UMD Smith Researchers to Join Experts to Address Harnessing mHealth, Social Media Data for Medical-Product Safety
The Food and Drug Administration is looking to get, and stay, on the same page with producers and users of medical wearables. The FDA mission to regulate medical devices to protect consumers is challenged by the mobile health field continuously innovating new products.
Harnessing user data from mobile devices and social media is one way to keep pace. Thus, regulators and experts from industry and academia will gather on Friday, Sept. 11, 2015 in the Colony Ballroom of the University of Maryland’s Adele H. Stamp Student Union to discuss the opportunities and challenges these data sources create.
The 12:30-5 p.m. workshop is open to the public and billed as “It's big, but is it useful? A scientific inquiry into how mobile health and social media data may inform medical product safety.” The event is organized by UMD’s FDA-funded Center of Excellence in Regulatory Science and Innovation (CERSI) and the Center for Health Information and Decision Systems (CHIDS) at UMD’s Robert H. Smith School of Business.
- The current landscape and future of mobile health and social media data
- New technologies and tools needed to support useful, nearer real-time analysis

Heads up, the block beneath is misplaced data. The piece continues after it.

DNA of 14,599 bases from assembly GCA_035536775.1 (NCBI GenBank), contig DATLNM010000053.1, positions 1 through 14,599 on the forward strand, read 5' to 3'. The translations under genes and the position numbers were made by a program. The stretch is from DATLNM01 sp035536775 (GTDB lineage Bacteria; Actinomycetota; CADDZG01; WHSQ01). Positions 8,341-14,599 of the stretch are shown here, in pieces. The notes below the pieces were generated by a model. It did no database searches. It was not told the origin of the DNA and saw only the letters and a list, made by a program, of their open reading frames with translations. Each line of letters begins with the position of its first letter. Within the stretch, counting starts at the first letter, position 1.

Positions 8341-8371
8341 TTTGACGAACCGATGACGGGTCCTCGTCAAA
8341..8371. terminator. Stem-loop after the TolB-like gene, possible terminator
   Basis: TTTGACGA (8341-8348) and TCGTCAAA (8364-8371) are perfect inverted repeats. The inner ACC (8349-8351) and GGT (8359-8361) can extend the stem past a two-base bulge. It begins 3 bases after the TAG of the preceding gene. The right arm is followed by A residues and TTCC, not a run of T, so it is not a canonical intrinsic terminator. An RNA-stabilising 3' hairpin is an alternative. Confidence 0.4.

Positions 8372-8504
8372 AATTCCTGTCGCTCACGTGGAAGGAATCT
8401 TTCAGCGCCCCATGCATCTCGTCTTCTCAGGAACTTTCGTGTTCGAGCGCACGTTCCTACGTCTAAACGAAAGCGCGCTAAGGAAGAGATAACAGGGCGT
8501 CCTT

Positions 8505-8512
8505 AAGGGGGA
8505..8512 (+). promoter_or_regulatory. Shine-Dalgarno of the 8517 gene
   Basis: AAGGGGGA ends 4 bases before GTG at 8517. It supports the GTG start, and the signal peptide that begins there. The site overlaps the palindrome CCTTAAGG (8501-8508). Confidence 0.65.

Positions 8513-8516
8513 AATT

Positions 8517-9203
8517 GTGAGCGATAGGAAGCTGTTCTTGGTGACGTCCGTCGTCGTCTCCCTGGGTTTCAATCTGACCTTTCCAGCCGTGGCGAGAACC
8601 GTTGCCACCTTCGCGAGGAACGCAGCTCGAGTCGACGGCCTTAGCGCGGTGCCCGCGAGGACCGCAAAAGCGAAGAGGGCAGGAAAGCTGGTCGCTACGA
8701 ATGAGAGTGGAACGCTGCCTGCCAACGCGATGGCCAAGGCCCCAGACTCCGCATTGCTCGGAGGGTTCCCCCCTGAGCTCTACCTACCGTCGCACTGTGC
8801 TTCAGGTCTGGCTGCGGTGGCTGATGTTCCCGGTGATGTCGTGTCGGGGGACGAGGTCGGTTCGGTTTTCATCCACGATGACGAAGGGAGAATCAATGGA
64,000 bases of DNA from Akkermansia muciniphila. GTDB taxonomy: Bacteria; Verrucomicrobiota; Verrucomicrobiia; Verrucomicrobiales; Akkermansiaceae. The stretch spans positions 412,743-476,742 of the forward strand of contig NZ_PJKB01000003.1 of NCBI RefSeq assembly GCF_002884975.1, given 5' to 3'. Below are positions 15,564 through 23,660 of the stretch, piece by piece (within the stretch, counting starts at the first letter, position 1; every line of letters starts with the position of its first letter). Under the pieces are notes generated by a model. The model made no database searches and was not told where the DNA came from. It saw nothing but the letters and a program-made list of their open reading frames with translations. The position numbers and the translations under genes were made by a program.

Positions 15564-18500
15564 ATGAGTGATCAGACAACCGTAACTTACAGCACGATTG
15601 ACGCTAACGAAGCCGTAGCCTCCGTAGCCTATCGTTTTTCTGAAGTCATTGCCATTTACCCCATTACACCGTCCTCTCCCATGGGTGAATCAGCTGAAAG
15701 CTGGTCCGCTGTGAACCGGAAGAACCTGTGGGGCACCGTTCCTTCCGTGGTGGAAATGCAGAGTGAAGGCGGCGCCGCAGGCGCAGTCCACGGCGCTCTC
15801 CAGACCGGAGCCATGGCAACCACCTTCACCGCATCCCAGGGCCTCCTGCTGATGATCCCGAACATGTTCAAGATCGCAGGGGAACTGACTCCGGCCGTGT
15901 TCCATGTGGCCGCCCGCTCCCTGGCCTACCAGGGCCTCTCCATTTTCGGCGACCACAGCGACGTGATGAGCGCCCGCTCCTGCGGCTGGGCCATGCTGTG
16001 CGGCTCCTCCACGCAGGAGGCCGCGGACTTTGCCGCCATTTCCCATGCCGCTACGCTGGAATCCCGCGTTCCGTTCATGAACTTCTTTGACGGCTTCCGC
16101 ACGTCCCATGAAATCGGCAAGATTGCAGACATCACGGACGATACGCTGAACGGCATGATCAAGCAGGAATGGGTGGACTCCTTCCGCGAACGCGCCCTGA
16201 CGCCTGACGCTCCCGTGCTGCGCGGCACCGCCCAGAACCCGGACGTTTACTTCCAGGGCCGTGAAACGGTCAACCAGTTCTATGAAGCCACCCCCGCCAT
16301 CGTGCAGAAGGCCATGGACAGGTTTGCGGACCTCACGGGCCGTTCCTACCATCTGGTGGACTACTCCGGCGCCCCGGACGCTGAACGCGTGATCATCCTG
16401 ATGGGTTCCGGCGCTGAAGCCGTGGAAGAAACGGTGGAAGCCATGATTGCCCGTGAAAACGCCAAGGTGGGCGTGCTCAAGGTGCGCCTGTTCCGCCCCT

- Methodological opportunities and challenges in making sense of the data
- The role of standards and interoperability in mobile health
- Understanding, trusting and influencing within social media data
Regarding the latter, Rand, who directs Smith’s Center for Complexity in Business, will demonstrate social media as a means to support public health surveillance. He’ll join a related 3-3:45 p.m. panel with Epidemico Chief Data Scientist Nabarun Dasgupta and Stony Brook University professor Andrew Schwartz.
In a preceding [1:45-2 p.m.] “Envisioning the Future of Mobile Informatics” panel, Gao will join FDA Associate Director of Digital Health Bakul Patel and Isaac Chang of the FDA Office of Surveillance and Biometrics, Center for Devices and Radiological Health.
Part of the current landscape, the FDA recently released guidelines identifying devices like Apple Watch, the Misfit Shine and FitBit as “general wellness” products not needed to be regulated for safety. Conversely, “low risk” devices that imply a claim to impacting chronic diseases and conditions should be regulated to protect patients, the FDA recommends. Such products include Embrace [monitors epileptic seizures], the Neumitra biowatch [measures and manages brain health] and Imec’s smart ECG necklace [detects heart arrhythmias].
The workshop will open with remarks from Skip Francis, director of Data Mining for the FDA’s Center for Drug Evaluation and Research in the Office of Translational Sciences. Ritu Agarwal, Smith’s senior associate dean of faculty and research and founding co-director of CHIDS, will speak to close the event.